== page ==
Agitation is an unpleasant state of extreme arousal. An agitated person may feel stirred up, excited, tense, confused, or irritable.
Agitation can come on suddenly or over time. It can last for just a few minutes, or for weeks or even months. Pain, stress, and fever can all increase agitation.
Agitation by itself may not be a sign of a health problem. However, if other symptoms occur, it can be a sign of disease.
Agitation with a change in alertness (altered consciousness) can be a sign of delirium . Delirium has a medical cause and should be checked by a health care provider right away.
There are many causes of agitation, some of which include:
- Alcohol intoxication or withdrawal
- Allergic reaction
- Caffeine intoxication
- Certain forms of heart, lung, liver, or kidney disease
- Intoxication or withdrawal from drugs of abuse (such as cocaine, marijuana, hallucinogens, PCP, or opiates)
- Hospitalization (older adults often have delirium while in the hospital)
- (overactive thyroid gland)Hyperthyroidism
- Infection (especially in elderly people)
- Nicotine withdrawal
- Poisoning (for example, carbon monoxide poisoning)
- Theophylline, amphetamines, steroids, and certain other medicines
- deficiencyVitamin B6
Agitation can occur with brain and mental health disorders, such as:
The most important way to deal with agitation is to find and treat the cause. Agitation may lead to an increased risk of suicide and other forms of violence.
After treating the cause, the following measures can reduce agitation:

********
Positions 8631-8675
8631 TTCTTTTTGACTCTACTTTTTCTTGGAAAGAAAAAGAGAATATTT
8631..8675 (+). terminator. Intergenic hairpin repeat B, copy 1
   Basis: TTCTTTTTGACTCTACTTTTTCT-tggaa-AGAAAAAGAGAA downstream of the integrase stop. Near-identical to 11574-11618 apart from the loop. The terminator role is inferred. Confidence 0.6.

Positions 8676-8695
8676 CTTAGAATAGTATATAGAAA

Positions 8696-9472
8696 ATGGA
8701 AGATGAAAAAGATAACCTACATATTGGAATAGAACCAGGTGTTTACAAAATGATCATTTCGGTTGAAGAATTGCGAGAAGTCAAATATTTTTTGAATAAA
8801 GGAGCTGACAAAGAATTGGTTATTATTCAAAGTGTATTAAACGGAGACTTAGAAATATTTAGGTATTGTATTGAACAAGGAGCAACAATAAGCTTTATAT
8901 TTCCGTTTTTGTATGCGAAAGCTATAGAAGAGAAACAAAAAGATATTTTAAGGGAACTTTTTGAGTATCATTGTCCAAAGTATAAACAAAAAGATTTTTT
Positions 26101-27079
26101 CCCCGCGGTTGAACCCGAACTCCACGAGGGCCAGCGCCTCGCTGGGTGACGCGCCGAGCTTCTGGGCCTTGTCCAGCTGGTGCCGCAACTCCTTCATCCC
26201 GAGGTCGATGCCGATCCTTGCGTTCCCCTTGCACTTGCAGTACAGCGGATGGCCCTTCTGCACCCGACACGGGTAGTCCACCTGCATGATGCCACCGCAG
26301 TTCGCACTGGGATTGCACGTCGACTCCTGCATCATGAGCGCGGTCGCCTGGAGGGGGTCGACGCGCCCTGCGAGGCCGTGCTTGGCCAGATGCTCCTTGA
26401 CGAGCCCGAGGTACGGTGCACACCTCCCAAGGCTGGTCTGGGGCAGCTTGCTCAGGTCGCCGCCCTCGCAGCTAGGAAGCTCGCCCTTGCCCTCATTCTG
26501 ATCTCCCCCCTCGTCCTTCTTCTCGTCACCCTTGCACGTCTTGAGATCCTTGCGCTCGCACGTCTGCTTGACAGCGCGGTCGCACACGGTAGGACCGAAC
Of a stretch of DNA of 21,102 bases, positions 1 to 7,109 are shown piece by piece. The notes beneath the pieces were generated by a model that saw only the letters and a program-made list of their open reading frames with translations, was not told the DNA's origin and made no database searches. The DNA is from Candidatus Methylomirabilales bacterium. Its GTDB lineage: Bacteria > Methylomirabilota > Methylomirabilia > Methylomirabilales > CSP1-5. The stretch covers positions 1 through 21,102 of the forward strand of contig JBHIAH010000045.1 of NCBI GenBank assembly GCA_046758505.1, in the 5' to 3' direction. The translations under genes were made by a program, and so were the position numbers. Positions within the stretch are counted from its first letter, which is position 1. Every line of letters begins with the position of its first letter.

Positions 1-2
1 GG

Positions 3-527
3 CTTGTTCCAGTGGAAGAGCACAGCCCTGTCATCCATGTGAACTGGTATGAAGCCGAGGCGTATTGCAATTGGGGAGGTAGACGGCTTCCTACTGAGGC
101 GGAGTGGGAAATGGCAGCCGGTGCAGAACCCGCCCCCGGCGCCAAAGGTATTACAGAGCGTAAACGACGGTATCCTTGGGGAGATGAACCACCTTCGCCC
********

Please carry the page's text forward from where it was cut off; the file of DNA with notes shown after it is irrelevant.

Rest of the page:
- A calm environment
- Enough lighting during the day and darkness at night
- Medications such as benzodiazepines, and in some cases, antipsychotics
- Plenty of sleep
Don't physically hold back an agitated person, if possible. This usually makes the problem worse. Only use restraints if the person is at risk of harming themselves or others, and there is no other way to control the behavior.
Call your health care provider if
Contact your health care provider for agitation that:
- Lasts a long time
- Is very severe
- Occurs with thoughts or actions of hurting oneself or others
- Occurs with other, unexplained symptoms
What to expect at your health care provider's office
Your health care provider will take a medical history and do a physical examination.
To help better understand your agitation, your health care provider may ask the following questions:
- Time pattern
- Factors that make it worse
Tests may include:
- Blood studies (such as a blood count, infection screening, thyroid tests, or vitamin levels)
- or Head CT scanhead MRI
- (spinal tap)Lumbar puncture
- Urine tests (for infection screening, drug screening)
- (temperature, Vital signs , breathing rate, blood pressure) pulse
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Rossi J, Swan MC, Isaacs ED. The violent or agitated patient. . 2010;28:235-256.
Inouye SK. Delirium or acute mental status change in the older patient. In: Goldman L, Schafer AI, eds. . 24th ed. Philadelphia, Pa: Saunders Elsevier; 2011:chap 27.